Euthanasia, also called mercy killing, act or practice of painlessly putting to death persons suffering from a painful and incurable disease or incapacitating physical disorder or allowing them to die by withholding treatment or withdrawing artificial life-support measures.
Euthanasia may be classified according to consent into three types -
1. Voluntary euthanasia- when the person who is killed has requested to be killed.
2. Non-voluntary euthanasia- when the person who is killed made no request and gave no consent.
In other words, it is done when the person is unable to communicate his wishes, being in a coma.
3. Involuntary euthanasia- when the person who is killed made an expressed wish to the contrary. In other words, it is involuntary when the person killed gives his consent not to die.
Euthanasia can be also divided into two types according to means of death.
1. Active euthanasia- it is also known as ‘Positive Euthanasia’ or ‘Aggressive Euthanasia’. It refers to causing the intentional death of a human being by direct intervention. It is a direct action performed to end a useless life and meaningless existence. For example by giving a lethal dose of a drug or by giving a lethal injection. Active euthanasia is usually a quicker means of causing death and all forms of active euthanasia are illegal.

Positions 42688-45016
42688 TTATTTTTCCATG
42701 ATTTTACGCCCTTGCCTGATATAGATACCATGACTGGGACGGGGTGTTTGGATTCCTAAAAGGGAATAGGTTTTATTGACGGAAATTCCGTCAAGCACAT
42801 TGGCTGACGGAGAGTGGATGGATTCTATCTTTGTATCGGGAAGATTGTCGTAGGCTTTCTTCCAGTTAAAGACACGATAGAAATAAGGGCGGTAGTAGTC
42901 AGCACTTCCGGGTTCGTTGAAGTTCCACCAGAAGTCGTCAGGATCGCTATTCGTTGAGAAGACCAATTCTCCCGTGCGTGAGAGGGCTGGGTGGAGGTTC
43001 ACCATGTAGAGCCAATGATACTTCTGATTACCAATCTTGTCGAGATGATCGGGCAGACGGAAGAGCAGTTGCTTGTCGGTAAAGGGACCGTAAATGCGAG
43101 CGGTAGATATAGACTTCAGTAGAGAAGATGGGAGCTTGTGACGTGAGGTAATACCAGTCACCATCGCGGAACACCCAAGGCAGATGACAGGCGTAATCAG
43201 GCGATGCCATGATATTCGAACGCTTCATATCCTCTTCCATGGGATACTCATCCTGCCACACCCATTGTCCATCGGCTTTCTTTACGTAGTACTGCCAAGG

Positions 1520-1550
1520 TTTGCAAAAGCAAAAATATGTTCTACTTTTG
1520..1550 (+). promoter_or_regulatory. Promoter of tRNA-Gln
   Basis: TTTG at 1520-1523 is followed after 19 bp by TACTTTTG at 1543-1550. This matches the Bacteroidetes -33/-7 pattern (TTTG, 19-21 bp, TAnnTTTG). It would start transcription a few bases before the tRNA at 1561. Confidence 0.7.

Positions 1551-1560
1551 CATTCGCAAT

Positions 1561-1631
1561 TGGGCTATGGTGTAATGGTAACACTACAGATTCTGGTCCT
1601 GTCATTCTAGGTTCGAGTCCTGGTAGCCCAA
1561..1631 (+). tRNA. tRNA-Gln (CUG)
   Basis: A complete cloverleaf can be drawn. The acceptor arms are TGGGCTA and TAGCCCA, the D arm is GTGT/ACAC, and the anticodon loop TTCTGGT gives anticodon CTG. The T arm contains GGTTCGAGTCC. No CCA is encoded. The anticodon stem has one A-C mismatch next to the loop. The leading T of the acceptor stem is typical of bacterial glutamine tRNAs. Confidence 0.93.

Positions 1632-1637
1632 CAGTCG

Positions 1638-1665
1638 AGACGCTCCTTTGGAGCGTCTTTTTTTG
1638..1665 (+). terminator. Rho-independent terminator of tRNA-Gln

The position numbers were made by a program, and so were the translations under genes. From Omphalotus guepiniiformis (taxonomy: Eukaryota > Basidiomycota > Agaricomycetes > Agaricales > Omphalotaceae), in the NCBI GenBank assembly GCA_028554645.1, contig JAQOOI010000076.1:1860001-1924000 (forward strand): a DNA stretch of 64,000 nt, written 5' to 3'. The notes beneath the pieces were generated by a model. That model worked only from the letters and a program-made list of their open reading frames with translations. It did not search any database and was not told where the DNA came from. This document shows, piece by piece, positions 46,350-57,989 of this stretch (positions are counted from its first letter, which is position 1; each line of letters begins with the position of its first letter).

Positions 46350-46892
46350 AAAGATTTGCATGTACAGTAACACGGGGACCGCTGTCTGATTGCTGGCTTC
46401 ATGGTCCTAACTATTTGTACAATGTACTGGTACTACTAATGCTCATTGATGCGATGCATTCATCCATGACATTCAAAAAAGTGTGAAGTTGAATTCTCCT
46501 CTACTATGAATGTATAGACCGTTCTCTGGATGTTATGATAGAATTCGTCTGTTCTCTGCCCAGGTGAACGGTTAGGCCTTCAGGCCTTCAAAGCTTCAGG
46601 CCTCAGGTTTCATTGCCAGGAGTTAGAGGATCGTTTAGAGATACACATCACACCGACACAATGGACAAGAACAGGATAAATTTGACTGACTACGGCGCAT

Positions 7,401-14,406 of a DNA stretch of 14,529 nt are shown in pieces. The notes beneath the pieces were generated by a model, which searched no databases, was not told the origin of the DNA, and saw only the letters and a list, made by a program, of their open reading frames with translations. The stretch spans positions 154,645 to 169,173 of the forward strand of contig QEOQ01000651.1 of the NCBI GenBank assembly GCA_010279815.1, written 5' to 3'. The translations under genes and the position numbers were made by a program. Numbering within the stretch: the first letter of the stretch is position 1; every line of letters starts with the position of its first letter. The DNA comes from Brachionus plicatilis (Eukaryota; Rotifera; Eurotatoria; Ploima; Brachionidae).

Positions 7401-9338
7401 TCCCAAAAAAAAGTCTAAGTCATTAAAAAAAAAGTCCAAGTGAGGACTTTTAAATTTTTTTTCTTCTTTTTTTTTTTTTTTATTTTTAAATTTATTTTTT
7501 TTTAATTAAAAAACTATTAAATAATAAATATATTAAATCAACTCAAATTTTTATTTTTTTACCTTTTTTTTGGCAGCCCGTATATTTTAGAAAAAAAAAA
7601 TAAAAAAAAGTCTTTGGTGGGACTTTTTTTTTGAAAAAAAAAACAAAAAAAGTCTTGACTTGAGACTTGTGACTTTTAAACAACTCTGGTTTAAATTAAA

2. Passive euthanasia- it is also known as ‘Negative Euthanasia’ or ‘Non-Aggressive Euthanasia’. It is intentionally causing death by not providing essential, necessary and ordinary care or food and water. It implies to discontinuing, withdrawing or removing artificial life support system. Passive euthanasia is usually slower and more uncomfortable than active. Most forms of voluntary, passive and some instances of non-voluntary, passive euthanasia are legal.
On 9 March 2018, the Supreme Court of India legalized passive euthanasia by means of the withdrawal of life support to patients in a permanent vegetative state. The decision was made as part of the verdict in a case involving Aruna Shanbaug, who had been in a Persistent Vegetative State (PVS) until her death in 2015.
Since March 2018, passive euthanasia is legal in India under strict guidelines. Patients must consent through a living will, and must be either terminally ill or in a vegetative state.
The difference between "active" and "passive" euthanasia is that in active euthanasia, something is done to end the patient's life, while in passive euthanasia, something is not done that would have preserved the patient's life. Passive euthanasia is withdrawing medical treatment with a deliberate intention of causing the patient's death.
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